Not bad, kids, but here’s a lesson from a former pro: it’s funnier if you imply the gross thought instead of saying it. Next time, try something like, “I found this grey, smelly stuff on my lunch tray and thought one of the cafeteria workers must have gotten sick on it. Turns out it was the main course. Oh, and we’re not allowed to have seconds anymore. Yeah, that’s a big disappointment. Like we were all thinking, Hey, the guy flipping the veggie wraps looks like he has the flu. Maybe we’ll get dessert today.”

The growing body of USDA meal regulations implemented by the Department of Agriculture under the “Healthy, Hunger-Free Kids Act of 2010″ has long been a signature issue for the first lady.

Denizens of Harlan County don’t much care, though. Their primary concern at the board meeting was a bevy of complaints that local children are starving at lunch — and for the remainder of the school day — because the food on offer in the cafeteria is crappy and there isn’t nearly enough of it.

This is what comedians call a trap-door joke or a switch. The idea is to set up an expectation with words and then defeat the expectation. Politicians are brilliant at coming up with switch jokes. They pass the Healthy, Hunger-Free Kids Act and the result is kids who are hungry despite drinking sugary milk that will help give them fatty liver disease. They pass the Affordable Care Act and the result is a spike in my premiums. Just wait until they pass something called the Citizen Privacy Act or the Debt Reduction Act. Then the laughs will be huge.

Good comedians also know how to follow a joke with a second punchline called a tag or a topper. Here’s someone from the USDA demonstrating the technique:

Dr. Janey Thornton, deputy undersecretary for USDA’s Food, Nutrition and Consumer Services, which oversees the program, said she is aware of reports of districts quitting but is still optimistic about the program’s long-term prospects.

“Many of these children have never seen or tasted some of the fruits and vegetables that are being served before, and it takes a while to adapt and learn,” she said.

Friggin’ hilarious, Dr. Thornton. Great topper. Let me toss one into the routine: I’m aware of the letter from my insurance company warning me that that Affordable Care Act will cause my premiums to increase “sharply,” but I’m still optimistic that my insurance will be more affordable in the long run. It’ll just take awhile for me to learn and adapt.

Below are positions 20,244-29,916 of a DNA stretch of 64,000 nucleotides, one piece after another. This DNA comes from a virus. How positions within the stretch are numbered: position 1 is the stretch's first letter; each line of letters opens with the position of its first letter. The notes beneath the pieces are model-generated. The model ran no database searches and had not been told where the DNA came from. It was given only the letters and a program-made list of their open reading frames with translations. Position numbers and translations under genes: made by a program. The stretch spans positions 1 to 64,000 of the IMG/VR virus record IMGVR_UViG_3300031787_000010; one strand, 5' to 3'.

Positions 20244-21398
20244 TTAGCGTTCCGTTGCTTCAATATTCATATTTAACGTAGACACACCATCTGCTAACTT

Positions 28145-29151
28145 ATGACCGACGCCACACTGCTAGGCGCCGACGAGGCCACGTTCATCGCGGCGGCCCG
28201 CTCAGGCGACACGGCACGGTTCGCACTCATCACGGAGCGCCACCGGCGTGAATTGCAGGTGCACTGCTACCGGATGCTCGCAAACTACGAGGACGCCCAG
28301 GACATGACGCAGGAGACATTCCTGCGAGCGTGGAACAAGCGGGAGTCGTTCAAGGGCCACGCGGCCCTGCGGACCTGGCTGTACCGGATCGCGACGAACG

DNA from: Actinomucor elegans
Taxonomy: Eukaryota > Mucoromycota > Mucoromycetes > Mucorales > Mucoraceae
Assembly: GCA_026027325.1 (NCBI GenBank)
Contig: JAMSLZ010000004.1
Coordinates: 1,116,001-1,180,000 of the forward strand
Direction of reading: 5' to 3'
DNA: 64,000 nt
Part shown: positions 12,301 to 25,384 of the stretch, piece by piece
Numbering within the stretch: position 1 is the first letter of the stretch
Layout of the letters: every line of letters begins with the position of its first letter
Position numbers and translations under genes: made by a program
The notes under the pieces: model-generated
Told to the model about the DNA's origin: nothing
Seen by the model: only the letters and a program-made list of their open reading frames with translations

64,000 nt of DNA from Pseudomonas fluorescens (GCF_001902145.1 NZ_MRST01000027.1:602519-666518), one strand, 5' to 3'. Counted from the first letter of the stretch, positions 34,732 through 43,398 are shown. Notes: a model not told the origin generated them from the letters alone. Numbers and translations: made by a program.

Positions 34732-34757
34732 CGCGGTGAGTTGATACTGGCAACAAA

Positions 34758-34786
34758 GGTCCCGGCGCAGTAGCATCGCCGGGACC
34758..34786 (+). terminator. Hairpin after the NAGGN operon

Thank you. I’ll be here all week.

So the USDA mandates low-fat, low-salt, low-calorie foods in schools and – surprise! — kids don’t like them.  Hmmm, how is the USDA going to justify subsidizing the big food producers if parents, students and local schools don’t want to buy their products? Let the routine continue …

USDA giving away free school meals regardless of need

“Why are the kids all laughing over there?”

“Some smart-ass senior is cracking jokes about how awful the new lunches are.”

“Geez … Do you think maybe they’d be interested in eating breakfast here too?”

Exactly what a government that’s almost $17 trillion in debt should do … start giving every kid two “free” meals per day:

The nation’s oldest school system has joined a program of the U.S. Department of Agriculture that has spread to 10 states and the District of Columbia that offers students two free meals every school day, whether or not their families can afford them.

Known as Community Eligibility Option, the program is part of the Healthy, Hunger-Free Kids Act of 2010 that authorized $4.5 billion in new program funding.

“It’s one less weight and one less burden for parents,” said Joshua Rivera, whose son is a second-grader at the Maurice J. Tobin School in Boston’s Roxbury section.

Efrain Toledano, principal of the Tobin School, said he expects the program will cut down on potential disruptions at the K-8 school by easing hunger pangs that could be linked to classroom misbehavior.

Brilliant bit.  They’re going to ease hunger pangs by encouraging even more kids to eat the “free” meals that kids all over the country say are leaving them hungry. I wonder if we’ll get a topper for that one.

And, officials say, serving more kids actually saves them money.